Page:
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Premier Jason Kenney speaks to the media in Edmonton on Tuesday Oct. 22, 2019.AMBER BRACKEN/The Canadian Press

Alberta’s election agency has stopped the practice of disclosing the names of people or organizations that receive fines or sanctions for violating the law, as it reviews its policies after the provincial government’s decision to remove the election commissioner and overhaul the position.

The United Conservative Party government has been defending its decision to eliminate the independent commissioner and instead move the position under the purview of Elections Alberta and the chief electoral officer. The change also terminated the contract of commissioner Lorne Gibson, who had been investigating the 2017 UCP leadership race that elected now-Premier Jason Kenney.

Elections Alberta said its policy of withholding names was in place before Mr. Gibson was appointed last year. The agency acknowledged it represents a change from Mr. Gibson’s tenure and said its approach is being reviewed.

Mr. Gibson maintained a running list of fines and letters of reprimand issued by his office. Many of those were connected to the investigation into failed UCP leadership candidate Jeff Callaway, who was accused of breaking campaign finance rules to fund a stalking-horse campaign that was designed to benefit Mr. Kenney. Both deny any wrongdoing.

Elections Alberta spokeswoman Pamela Renwick said the chief electoral officer’s policy of withholding the identities of fine recipients had been in place for years before Mr. Gibson was hired and was based on legal advice.

“We realize that the disclosure from the former election commissioner provided different information, so we will be reviewing our disclosure practices in the future to have a consistent practice," Ms. Renwick wrote in an e-mail.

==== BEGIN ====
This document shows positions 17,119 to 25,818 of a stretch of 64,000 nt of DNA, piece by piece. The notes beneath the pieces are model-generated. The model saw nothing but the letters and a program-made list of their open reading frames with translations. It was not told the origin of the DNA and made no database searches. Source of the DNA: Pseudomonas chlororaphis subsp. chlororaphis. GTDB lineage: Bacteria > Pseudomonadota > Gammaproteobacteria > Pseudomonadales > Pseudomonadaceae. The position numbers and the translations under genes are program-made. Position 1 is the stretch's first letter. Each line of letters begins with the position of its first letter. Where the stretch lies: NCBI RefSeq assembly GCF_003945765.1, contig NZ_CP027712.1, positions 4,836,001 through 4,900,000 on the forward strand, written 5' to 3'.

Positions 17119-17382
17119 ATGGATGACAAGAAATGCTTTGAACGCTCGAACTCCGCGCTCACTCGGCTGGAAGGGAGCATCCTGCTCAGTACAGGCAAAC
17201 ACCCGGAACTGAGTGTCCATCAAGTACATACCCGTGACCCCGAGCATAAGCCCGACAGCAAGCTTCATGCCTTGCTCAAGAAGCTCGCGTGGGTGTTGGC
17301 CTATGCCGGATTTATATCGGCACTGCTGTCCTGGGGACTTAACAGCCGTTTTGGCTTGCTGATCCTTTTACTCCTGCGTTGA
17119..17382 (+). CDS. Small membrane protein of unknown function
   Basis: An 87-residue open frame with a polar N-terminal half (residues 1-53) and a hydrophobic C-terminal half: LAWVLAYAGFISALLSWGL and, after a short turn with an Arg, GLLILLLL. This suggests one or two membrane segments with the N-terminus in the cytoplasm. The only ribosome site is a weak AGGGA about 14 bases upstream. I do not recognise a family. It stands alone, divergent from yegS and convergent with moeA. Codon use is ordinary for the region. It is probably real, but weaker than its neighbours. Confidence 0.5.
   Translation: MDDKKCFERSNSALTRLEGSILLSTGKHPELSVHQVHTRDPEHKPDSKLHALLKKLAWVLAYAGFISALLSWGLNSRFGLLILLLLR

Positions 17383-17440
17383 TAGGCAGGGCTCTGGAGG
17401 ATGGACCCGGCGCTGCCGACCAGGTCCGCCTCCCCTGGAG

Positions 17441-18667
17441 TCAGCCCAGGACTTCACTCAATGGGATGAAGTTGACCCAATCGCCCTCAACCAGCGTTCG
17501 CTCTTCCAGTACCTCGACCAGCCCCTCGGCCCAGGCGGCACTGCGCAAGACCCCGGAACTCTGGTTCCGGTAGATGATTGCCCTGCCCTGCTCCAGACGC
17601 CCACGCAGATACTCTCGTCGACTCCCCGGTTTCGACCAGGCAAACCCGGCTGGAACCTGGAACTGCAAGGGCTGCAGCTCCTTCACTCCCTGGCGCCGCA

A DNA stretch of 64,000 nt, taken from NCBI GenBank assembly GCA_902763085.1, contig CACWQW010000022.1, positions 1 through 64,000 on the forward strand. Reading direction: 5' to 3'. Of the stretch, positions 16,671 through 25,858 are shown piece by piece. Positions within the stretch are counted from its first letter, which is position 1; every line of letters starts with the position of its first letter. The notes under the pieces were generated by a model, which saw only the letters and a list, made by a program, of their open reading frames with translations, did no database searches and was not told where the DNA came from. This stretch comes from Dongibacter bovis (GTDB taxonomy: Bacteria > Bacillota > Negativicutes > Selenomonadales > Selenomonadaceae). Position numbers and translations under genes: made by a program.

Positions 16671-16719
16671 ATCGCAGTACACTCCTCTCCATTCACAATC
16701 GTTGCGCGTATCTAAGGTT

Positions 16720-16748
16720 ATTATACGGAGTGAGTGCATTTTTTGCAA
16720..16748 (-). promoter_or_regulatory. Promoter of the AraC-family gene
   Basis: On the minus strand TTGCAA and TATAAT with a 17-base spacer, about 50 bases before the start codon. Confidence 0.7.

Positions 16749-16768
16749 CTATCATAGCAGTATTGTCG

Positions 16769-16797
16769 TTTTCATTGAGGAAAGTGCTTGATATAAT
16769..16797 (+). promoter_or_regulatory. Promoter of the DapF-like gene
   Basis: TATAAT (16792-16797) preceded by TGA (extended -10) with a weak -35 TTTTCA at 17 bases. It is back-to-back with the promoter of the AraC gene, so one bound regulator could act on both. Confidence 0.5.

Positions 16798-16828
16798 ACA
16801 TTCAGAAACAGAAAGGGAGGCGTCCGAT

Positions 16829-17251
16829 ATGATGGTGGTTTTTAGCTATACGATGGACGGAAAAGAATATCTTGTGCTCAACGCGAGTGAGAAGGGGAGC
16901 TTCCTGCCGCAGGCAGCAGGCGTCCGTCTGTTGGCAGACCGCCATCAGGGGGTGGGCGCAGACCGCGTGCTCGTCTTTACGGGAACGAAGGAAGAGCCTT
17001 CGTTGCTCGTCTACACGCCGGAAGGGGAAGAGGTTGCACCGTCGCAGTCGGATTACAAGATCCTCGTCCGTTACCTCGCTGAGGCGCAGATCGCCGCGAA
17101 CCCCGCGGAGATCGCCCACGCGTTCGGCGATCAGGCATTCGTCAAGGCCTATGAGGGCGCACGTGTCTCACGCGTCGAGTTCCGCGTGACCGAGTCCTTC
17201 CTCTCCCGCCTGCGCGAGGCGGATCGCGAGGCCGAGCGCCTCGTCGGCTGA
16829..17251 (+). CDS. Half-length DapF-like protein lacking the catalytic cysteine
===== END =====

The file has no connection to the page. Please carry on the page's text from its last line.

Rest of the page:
Earlier this week, the agency posted details of a fine against Alan Hallman, who managed Mr. Kenney’s campaign in a by-election race in 2017. Mr. Hallman was fined $1,500 for allegedly obstructing an Elections Alberta investigation, according to a document posted to the agency’s website.

The Elections Alberta document, however, does not identify Mr. Hallman, Mr. Kenney or the UCP. Instead, Mr. Hallman’s name surfaced in court documents as he mounted a legal challenge, which was rejected by a judge this month. Mr. Hallman declined to comment as he considers whether to appeal that decision.

The case predated the creation of the election commissioner position and was instead handled by the chief electoral officer. The party released a letter from Elections Alberta that cleared Mr. Kenney and his campaign from the complaint that prompted the initial 2017 investigation, which was related to campaign brochures.

Elections Alberta declined to make chief electoral officer Glen Resler available for an interview. Ms. Renwick said the agency would ensure the review of its disclosure policies is finished before the results of any other investigation are posted.

Jess Sinclair, press secretary to UCP house leader Jason Nixon, said in an e-mail that the legislation overhauling the election commissioner position did not include any changes to disclosure. The chief electoral officer is independent and makes those decisions, she said.

The government has insisted the change to the election commissioner position wouldn’t affect any continuing investigations and denied allegations of political interference. The chief electoral officer can hire whomever he wants to fill the election commissioner role, the government has said, including rehiring Mr. Gibson.

Opposition NDP Leader Rachel Notley called on the chief electoral officer to maintain Mr. Gibson’s policy of publishing the names of anyone who is found to have violated election laws.

Ms. Notley, who has accused Mr. Kenney of attempting to interfere with an investigation into his own party, said the change in policy is another sign the government was wrong to remove the election commissioner.

“We see other jurisdictions moving to be more transparent and Jason Kenney’s doing everything he can to keep his stuff hidden," she said in an interview.

Duff Conacher, of the advocacy group Democracy Watch, said the public has the right to know the names of anyone who is fined by an election agency.

“Generally, across the country, a watchdog will publish the identify of someone who is found to have violated the law,” Mr. Conacher said.

“If you don’t know the details of what they’re doing, including the full information about who was alleged to have violated the law, the public simply can’t tell if the rules are being enforced properly.”

Mr. Conacher said even the amount of information that Mr. Gibson released about his investigations was not enough.

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